Similar to the products table, the ID column above is the primary key field of the order_items table, a way of uniquely identifying each row. OrderID is a lookup field to the orders table (not shown here as it's irrelevant to our discussion). Product and 'Unit Price' are both lookup fields to the products table. To understand this with an example, order item #2024 is an order for product #15, which is Lindt HELLO Crunchy Nougat and its price is of course that of product #15 which is $2.05. And the quantity of Lindt HELLO Crunchy Nougat ordered in this record is 1.

When your AppGini application displays the order_items table, it doesn't display reference values like the above. It automatically joins both tables and displays more human-readable results like the ones below

Order Items table joined with Products table

ID Order ID Product Unit price Quantity Subtotal
2024 305 Lindt HELLO Crunchy Nougat 2.05 1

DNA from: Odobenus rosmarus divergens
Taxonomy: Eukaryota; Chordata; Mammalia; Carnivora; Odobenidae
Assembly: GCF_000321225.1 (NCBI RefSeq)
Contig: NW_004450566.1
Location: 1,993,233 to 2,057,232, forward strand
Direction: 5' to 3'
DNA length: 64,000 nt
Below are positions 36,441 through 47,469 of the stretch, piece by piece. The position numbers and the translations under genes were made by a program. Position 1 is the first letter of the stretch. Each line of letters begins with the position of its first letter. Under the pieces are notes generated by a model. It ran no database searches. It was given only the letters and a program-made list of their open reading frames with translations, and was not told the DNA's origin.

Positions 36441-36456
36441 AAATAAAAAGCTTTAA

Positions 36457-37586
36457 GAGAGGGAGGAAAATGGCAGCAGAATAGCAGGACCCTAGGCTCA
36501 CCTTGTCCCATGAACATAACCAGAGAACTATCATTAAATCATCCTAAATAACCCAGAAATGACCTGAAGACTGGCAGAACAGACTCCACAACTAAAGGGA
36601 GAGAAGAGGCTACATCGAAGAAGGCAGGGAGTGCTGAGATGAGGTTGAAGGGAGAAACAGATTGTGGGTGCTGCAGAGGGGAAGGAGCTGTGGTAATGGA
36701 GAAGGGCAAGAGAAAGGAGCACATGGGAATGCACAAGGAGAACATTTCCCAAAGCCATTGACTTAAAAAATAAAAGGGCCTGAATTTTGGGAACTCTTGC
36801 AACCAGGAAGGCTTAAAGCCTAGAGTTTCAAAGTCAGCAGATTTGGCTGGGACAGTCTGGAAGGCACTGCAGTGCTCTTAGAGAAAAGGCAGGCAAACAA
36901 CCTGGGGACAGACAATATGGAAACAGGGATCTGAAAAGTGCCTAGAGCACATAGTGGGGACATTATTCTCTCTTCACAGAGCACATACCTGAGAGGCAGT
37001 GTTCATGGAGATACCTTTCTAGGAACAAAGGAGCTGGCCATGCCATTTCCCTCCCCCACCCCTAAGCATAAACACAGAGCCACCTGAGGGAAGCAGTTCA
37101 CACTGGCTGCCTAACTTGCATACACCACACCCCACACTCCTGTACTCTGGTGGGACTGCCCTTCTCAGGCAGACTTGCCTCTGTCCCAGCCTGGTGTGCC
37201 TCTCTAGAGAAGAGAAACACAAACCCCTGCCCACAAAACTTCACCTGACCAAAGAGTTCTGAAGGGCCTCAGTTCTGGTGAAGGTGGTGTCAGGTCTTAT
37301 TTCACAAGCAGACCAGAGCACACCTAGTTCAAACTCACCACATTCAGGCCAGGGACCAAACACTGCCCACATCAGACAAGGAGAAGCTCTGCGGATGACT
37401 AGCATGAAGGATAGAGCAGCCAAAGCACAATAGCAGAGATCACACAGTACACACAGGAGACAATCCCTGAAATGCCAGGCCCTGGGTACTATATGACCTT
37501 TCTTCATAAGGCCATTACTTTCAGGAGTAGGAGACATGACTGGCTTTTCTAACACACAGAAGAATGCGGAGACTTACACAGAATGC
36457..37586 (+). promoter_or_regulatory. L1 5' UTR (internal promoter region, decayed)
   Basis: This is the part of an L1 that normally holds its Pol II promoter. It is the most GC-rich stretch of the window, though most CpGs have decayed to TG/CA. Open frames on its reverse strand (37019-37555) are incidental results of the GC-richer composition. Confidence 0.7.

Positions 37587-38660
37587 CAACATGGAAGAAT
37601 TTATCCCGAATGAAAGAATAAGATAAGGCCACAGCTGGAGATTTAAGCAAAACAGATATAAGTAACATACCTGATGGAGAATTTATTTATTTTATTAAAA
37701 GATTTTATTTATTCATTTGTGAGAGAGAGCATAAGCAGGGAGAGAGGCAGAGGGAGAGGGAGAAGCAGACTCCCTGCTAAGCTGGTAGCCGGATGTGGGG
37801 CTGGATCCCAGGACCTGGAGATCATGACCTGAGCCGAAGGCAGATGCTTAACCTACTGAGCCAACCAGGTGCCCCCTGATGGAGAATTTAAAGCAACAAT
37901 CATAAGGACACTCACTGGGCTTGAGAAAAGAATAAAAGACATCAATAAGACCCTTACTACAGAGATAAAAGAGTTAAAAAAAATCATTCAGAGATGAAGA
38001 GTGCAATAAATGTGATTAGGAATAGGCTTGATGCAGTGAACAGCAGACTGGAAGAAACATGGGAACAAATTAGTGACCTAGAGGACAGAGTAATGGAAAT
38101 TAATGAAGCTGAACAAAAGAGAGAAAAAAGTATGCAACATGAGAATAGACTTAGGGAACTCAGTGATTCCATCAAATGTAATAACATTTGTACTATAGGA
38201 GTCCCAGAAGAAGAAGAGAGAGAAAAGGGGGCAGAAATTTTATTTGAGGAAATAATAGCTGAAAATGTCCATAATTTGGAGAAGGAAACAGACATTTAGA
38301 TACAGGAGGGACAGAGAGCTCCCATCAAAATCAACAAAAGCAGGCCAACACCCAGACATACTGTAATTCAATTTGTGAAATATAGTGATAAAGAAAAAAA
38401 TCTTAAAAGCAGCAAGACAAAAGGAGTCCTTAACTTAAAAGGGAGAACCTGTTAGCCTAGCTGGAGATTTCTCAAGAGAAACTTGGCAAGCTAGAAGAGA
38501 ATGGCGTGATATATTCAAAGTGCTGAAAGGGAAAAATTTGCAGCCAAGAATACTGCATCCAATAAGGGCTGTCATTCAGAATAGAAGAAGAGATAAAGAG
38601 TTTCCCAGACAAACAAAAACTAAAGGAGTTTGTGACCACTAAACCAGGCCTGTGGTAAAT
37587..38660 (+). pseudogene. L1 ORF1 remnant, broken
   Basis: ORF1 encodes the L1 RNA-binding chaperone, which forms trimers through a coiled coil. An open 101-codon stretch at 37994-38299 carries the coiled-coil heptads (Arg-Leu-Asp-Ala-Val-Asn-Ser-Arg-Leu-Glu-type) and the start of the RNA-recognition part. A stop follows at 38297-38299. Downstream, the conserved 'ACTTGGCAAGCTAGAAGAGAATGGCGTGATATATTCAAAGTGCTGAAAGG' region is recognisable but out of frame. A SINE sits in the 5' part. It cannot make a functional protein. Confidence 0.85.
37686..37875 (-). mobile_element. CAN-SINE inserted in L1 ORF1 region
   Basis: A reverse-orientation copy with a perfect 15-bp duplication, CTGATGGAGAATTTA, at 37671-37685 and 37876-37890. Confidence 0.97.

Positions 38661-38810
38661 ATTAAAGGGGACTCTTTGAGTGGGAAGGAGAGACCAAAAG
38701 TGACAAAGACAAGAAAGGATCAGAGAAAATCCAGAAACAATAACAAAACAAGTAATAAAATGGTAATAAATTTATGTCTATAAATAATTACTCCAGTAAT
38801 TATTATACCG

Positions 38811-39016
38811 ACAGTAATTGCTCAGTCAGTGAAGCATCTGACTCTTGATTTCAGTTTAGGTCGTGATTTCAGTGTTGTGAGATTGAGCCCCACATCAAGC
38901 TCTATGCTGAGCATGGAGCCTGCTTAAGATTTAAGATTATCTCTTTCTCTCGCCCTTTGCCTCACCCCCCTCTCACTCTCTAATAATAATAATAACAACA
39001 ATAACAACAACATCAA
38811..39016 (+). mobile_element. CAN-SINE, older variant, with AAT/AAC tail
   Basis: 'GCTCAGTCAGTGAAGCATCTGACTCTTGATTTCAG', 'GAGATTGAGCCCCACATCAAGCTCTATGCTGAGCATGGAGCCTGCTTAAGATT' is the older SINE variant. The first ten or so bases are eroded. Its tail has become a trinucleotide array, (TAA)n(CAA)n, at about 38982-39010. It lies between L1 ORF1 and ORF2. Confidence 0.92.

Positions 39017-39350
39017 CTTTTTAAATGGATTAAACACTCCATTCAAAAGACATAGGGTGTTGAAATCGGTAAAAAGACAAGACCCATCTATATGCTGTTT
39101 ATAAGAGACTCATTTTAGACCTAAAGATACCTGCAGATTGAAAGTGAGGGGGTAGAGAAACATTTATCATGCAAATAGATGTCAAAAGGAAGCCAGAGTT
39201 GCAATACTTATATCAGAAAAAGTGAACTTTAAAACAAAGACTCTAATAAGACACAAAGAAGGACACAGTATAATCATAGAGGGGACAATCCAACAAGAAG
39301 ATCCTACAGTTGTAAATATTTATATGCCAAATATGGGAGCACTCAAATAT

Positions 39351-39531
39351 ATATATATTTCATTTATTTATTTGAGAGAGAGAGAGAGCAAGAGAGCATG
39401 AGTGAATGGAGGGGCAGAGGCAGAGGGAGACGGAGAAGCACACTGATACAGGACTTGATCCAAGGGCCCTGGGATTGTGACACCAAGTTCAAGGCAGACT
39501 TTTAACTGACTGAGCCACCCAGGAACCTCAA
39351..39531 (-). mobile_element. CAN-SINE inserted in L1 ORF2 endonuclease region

2025 305 Lindt EXCELLENCE Mint 3.25 3
2026 306 Lindt EXCELLENCE Mint 3.25 1
2027 307 Lindt CREATION Pistachio 3.25 2

If we later make any modifications to any product in the products table, like changing its name or unit price, the changes are automatically reflected in the order_items table without having to perform any manual data entry.

What remains now is to write code for calculating the subtotal column of the order_items table. We want this calculation to be applied whenever we add a new order item and also whenever we make changes to any existing order item. Therefore, we should perform the calculation in both the before_insert and before_update hook functions.

The initial code I see many AppGini users write usually looks something like this:

$data['Subtotal'] = $data['UnitPrice'] * $data['Quantity'];

The problem with the above code is that $data['UnitPrice'] stores the primary key of the parent product (the value of the ID field from the parent record in products). For example, if we're calculating the subtotal of order item #2025, the above code would display a subtotal of 18 x 3 = $54. This is of course not correct, as the unit price for Lindt EXCELLENCE Mint is $3.25 and we have a quantity of 3 units. Therefore, the correct subtotal should be $3.25 x 3 = $9.75.